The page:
service of the week was subdivided among the various families
which constituted a 'course;' so that if it consisted of five
'houses of fathers,' three served each one day, and two each two
days; if of six families, five served each one day, and one two
days; if of eight families, six served each one day, and the
other two in conjunction on one day; or, lastly, if of nine
families, five served each one day, and the other four took it
two in conjunction for two days. 1  These divisions and
arrangements were made by 'the chiefs' or 'heads of the houses of
their fathers.' On Sabbaths the whole 'course' was on duty; on
feast-days any priest might come up and  join in the
ministrations of the sanctuary; and at the Feast of Tabernacles
all twenty-four courses were bound to be present and officiate.  
While actually engaged on service in the Temple, the priests were
not allowed to drink wine, either by day or by night. The other 
'families' or 'houses' also of the 'course' who were in
attendance at Jerusalem,

1 Some have imagined that every 'course' was arranged into six,
or else into seven 'families,' but the view in the text expresses
most likely the correct tradition.

though not on actual duty, were, during their week of ministry,
prohibited the use of wine, except at night, because they might
have to be called in to assist their brethren of the officiating
'family,' which they could not do if they had partaken of strong
drink. The law even made (a somewhat curious) provision to secure
that the priests should come up to Jerusalem properly trimmed,
washed, and attired, so as to secure the decorum of the service.1


     It would be difficult to conceive arrangements more
thoroughly or consistently opposed to what are commonly called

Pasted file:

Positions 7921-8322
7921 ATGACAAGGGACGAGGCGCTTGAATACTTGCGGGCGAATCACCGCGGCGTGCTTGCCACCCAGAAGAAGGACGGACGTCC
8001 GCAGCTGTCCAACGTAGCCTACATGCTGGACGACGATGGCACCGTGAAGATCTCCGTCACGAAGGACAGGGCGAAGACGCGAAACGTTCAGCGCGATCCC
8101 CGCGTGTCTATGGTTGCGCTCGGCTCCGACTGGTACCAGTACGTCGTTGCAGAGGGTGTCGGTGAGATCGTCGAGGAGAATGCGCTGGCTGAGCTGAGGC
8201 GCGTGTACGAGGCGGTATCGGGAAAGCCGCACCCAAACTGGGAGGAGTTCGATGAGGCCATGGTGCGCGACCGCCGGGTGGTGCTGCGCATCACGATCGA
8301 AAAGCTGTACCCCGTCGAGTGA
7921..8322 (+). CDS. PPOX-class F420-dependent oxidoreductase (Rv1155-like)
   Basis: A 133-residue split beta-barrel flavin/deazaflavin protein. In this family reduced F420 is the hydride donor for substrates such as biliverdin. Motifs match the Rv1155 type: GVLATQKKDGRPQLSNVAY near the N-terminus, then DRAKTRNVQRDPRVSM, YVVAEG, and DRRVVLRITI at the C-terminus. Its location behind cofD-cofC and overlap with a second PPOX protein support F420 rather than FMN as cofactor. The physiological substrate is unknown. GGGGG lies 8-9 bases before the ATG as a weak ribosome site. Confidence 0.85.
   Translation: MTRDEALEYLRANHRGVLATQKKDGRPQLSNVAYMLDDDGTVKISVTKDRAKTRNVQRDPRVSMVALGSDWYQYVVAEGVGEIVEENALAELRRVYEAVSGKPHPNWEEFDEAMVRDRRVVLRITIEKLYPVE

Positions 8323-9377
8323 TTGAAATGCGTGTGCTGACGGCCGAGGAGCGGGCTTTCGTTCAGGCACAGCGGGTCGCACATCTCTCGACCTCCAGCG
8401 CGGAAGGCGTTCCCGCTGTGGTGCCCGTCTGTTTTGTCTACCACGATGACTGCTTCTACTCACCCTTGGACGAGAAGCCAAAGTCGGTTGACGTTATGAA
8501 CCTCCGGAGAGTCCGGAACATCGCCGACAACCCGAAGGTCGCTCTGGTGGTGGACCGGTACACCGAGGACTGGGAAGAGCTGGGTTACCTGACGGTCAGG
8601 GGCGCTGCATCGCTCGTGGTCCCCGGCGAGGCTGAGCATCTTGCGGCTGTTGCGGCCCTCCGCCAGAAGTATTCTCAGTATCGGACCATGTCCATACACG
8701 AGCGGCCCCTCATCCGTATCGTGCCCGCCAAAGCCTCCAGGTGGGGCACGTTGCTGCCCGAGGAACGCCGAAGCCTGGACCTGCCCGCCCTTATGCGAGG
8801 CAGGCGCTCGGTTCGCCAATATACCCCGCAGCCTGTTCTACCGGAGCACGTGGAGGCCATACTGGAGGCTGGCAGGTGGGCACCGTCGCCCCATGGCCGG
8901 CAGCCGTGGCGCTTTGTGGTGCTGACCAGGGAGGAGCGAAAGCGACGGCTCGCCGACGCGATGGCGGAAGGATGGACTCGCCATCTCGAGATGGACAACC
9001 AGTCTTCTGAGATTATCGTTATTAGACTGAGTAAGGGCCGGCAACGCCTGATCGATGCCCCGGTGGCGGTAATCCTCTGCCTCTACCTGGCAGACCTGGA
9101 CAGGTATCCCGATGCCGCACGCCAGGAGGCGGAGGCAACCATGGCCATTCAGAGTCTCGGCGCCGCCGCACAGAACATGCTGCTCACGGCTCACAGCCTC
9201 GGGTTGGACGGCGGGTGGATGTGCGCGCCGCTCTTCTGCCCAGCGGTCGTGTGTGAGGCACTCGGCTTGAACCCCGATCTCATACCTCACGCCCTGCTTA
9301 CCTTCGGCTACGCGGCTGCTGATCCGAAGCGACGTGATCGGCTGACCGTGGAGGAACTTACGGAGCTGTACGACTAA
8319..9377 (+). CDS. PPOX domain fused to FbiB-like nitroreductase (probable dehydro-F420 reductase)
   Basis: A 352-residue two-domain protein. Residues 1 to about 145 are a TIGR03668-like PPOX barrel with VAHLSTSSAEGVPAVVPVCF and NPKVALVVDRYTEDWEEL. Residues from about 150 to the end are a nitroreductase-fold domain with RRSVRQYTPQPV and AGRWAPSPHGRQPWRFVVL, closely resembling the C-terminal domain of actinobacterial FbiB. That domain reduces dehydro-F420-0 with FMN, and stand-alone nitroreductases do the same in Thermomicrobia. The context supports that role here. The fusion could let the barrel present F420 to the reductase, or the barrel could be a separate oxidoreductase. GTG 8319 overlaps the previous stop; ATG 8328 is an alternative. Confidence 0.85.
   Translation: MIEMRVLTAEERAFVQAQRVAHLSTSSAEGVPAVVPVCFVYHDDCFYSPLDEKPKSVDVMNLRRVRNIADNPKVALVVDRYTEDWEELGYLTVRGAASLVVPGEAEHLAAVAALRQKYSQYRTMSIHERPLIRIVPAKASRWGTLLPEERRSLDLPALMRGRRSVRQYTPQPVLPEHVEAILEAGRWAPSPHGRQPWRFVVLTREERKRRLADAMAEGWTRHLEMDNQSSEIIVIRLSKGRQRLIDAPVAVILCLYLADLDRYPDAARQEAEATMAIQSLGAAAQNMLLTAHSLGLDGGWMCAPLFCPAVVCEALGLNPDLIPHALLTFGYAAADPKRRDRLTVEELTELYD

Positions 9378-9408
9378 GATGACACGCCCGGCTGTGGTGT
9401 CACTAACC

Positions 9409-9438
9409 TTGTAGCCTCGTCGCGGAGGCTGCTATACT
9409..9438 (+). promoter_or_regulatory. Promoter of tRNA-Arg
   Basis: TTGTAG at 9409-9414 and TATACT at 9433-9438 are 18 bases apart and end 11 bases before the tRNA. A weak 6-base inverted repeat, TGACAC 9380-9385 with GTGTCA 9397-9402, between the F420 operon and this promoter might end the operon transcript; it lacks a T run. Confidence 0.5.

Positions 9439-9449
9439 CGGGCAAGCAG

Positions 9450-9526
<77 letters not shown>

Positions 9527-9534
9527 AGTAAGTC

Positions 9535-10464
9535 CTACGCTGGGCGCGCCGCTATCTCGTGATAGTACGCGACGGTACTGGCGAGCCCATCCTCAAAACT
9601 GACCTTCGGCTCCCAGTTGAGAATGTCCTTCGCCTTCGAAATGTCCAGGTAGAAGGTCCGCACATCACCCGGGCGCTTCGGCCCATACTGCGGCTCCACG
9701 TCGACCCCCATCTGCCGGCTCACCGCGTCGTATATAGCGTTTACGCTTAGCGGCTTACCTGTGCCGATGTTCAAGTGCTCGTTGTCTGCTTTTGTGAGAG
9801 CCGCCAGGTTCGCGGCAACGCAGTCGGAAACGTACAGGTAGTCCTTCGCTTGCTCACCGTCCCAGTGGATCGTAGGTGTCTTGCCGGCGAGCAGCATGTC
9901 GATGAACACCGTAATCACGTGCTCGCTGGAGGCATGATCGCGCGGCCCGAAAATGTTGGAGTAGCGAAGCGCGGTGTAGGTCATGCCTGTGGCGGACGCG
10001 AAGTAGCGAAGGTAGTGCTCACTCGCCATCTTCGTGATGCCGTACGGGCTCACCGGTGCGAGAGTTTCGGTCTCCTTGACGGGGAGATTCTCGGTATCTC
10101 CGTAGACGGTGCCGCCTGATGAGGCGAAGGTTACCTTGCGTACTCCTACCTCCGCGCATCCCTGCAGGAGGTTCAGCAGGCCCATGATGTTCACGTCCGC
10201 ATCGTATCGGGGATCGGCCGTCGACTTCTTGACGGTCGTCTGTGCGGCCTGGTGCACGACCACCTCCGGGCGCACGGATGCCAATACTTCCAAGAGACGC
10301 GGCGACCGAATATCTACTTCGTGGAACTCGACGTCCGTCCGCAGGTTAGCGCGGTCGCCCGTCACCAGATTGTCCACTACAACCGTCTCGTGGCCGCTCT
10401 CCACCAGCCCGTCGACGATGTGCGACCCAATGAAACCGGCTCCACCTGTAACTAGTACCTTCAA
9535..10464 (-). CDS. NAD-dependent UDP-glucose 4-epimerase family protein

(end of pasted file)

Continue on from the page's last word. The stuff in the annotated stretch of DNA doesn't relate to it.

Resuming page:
'priestly pretensions,' than those of the Old Testament. The
fundamental principle, laid down at the outset, that all Israel
were 'a kingdom of priests,' 2  made the priesthood only
representatives of the people. Their income, which even under the
most favourable circumstances must have been moderate, was, as we
have seen, dependent on the varying religious state of the
nation, since no law existed by which either the payment of
tithes or any other offerings could be enforced.  How little
power or influence, comparatively speaking, the priesthood
wielded, is sufficiently known from Jewish history. Out of actual
service neither the priests nor even the high-priest wore a
distinctive dress, 3  and though a number of civil restrictions
were laid on priests, there were few corresponding advantages.   
It is indeed true that alliances with distinguished priestly
families were eagerly sought, and that during the troubled period
of Syrian domination the high-priest for a time held civil as
well as religious rule.  But the latter advantage was

1 Comp. Relandus, "Antiq." p.16q.  
2 Ex. xix.5,6. 
3 Comp. Acts xxiii.5; see also chap. vii.

dearly bought, both as regarded the priests and the nation.
Nor must we forget powerful controlling influence which Rabbinism
exercised. Its tendency, which must never be lost sight of in the
study of the state of Palestine at the time of our Lord, was
steadily against all privileges other than those gained by
traditionary learning and theological ingenuity. The Pharisee,
or, rather, the man learned in the traditional law, was
everything both before God and before man; 'but this people, who
knoweth, not the law,' were 'cursed,' plebeians, country people, 
unworthy of any regard or attention. Rabbinism applied these
principles even in reference to the priesthood. It divided all
priests into 'learned' and 'unlettered,' and excluded the latter
from some of the privileges of their own order. Thus there were
certain priestly dues which the people might at will give to any
priest they chose. But from some of them the 'unlettered' priests
were debarred, on the ostensible ground that in their ignorance
they might have partaken of them in a state of Levitical
uncleanness, and so committed mortal sin.


     In general, the priests had to undergo, a course of
instruction, and were examined before being allowed to officiate.
Similarly, they were subject to the ordinary tribunals, composed
of men learned in the law, without regard to their descent from
one or another tribe. The ordained 'rulers' of the synagogues,
the teachers of the people, leaders of their devotions, and all
other officials were not necessarily 'priests,' but simply chosen
for their learning and fitness. Any one whom the 'elders' or 
'rulers' deemed qualified for it might, at their request, address
to the people on the Sabbath a 'word of exhortation.' Even the
high-priest himself was answerable to the Sanhedrim.
     It is distinctly stated, that 'if he committed an offence
which by the law deserved whipplng, the Great Sanhedrim whipt